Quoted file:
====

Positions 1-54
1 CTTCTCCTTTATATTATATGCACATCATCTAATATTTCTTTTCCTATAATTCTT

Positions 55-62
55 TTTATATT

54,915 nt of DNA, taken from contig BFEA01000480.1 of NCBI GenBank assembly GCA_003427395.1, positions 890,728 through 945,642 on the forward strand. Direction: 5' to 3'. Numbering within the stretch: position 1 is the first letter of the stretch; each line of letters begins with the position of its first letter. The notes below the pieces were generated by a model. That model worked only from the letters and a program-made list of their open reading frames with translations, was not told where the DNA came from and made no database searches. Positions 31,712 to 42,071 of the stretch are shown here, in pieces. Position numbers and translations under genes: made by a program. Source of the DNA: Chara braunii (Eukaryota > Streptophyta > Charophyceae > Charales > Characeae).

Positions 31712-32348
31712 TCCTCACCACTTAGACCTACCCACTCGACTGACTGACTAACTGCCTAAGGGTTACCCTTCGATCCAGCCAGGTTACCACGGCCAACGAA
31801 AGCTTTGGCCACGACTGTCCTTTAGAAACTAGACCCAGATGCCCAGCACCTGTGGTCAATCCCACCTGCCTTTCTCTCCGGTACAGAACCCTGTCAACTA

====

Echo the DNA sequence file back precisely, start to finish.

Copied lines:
Positions 1-54
1 CTTCTCCTTTATATTATATGCACATCATCTAATATTTCTTTTCCTATAATTCTT

Positions 55-62
55 TTTATATT

54,915 nt of DNA, taken from contig BFEA01000480.1 of NCBI GenBank assembly GCA_003427395.1, positions 890,728 through 945,642 on the forward strand. Direction: 5' to 3'. Numbering within the stretch: position 1 is the first letter of the stretch; each line of letters begins with the position of its first letter. The notes below the pieces were generated by a model. That model worked only from the letters and a program-made list of their open reading frames with translations, was not told where the DNA came from and made no database searches. Positions 31,712 to 42,071 of the stretch are shown here, in pieces. Position numbers and translations under genes: made by a program. Source of the DNA: Chara braunii (Eukaryota > Streptophyta > Charophyceae > Charales > Characeae).

Positions 31712-32348
31712 TCCTCACCACTTAGACCTACCCACTCGACTGACTGACTAACTGCCTAAGGGTTACCCTTCGATCCAGCCAGGTTACCACGGCCAACGAA
31801 AGCTTTGGCCACGACTGTCCTTTAGAAACTAGACCCAGATGCCCAGCACCTGTGGTCAATCCCACCTGCCTTTCTCTCCGGTACAGAACCCTGTCAACTA